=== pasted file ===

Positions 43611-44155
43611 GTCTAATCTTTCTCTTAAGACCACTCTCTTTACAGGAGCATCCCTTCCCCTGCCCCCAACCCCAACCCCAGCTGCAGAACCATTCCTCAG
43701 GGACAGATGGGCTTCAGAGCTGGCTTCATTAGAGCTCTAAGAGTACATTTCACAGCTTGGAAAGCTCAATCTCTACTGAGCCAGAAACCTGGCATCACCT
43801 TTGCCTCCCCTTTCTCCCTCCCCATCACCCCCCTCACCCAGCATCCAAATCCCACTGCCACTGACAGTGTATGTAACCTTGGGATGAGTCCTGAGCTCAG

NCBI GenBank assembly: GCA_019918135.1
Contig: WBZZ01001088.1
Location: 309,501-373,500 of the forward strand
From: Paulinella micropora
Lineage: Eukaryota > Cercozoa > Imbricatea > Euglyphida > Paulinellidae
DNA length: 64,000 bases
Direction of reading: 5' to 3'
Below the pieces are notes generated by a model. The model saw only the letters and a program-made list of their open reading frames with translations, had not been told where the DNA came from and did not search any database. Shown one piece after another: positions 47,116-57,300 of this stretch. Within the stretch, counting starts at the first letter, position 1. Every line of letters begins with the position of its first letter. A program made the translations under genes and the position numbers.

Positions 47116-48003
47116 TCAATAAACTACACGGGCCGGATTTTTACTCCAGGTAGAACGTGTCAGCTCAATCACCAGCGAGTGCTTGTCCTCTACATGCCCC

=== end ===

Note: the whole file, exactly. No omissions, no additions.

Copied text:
Positions 43611-44155
43611 GTCTAATCTTTCTCTTAAGACCACTCTCTTTACAGGAGCATCCCTTCCCCTGCCCCCAACCCCAACCCCAGCTGCAGAACCATTCCTCAG
43701 GGACAGATGGGCTTCAGAGCTGGCTTCATTAGAGCTCTAAGAGTACATTTCACAGCTTGGAAAGCTCAATCTCTACTGAGCCAGAAACCTGGCATCACCT
43801 TTGCCTCCCCTTTCTCCCTCCCCATCACCCCCCTCACCCAGCATCCAAATCCCACTGCCACTGACAGTGTATGTAACCTTGGGATGAGTCCTGAGCTCAG

NCBI GenBank assembly: GCA_019918135.1
Contig: WBZZ01001088.1
Location: 309,501-373,500 of the forward strand
From: Paulinella micropora
Lineage: Eukaryota > Cercozoa > Imbricatea > Euglyphida > Paulinellidae
DNA length: 64,000 bases
Direction of reading: 5' to 3'
Below the pieces are notes generated by a model. The model saw only the letters and a program-made list of their open reading frames with translations, had not been told where the DNA came from and did not search any database. Shown one piece after another: positions 47,116-57,300 of this stretch. Within the stretch, counting starts at the first letter, position 1. Every line of letters begins with the position of its first letter. A program made the translations under genes and the position numbers.

Positions 47116-48003
47116 TCAATAAACTACACGGGCCGGATTTTTACTCCAGGTAGAACGTGTCAGCTCAATCACCAGCGAGTGCTTGTCCTCTACATGCCCC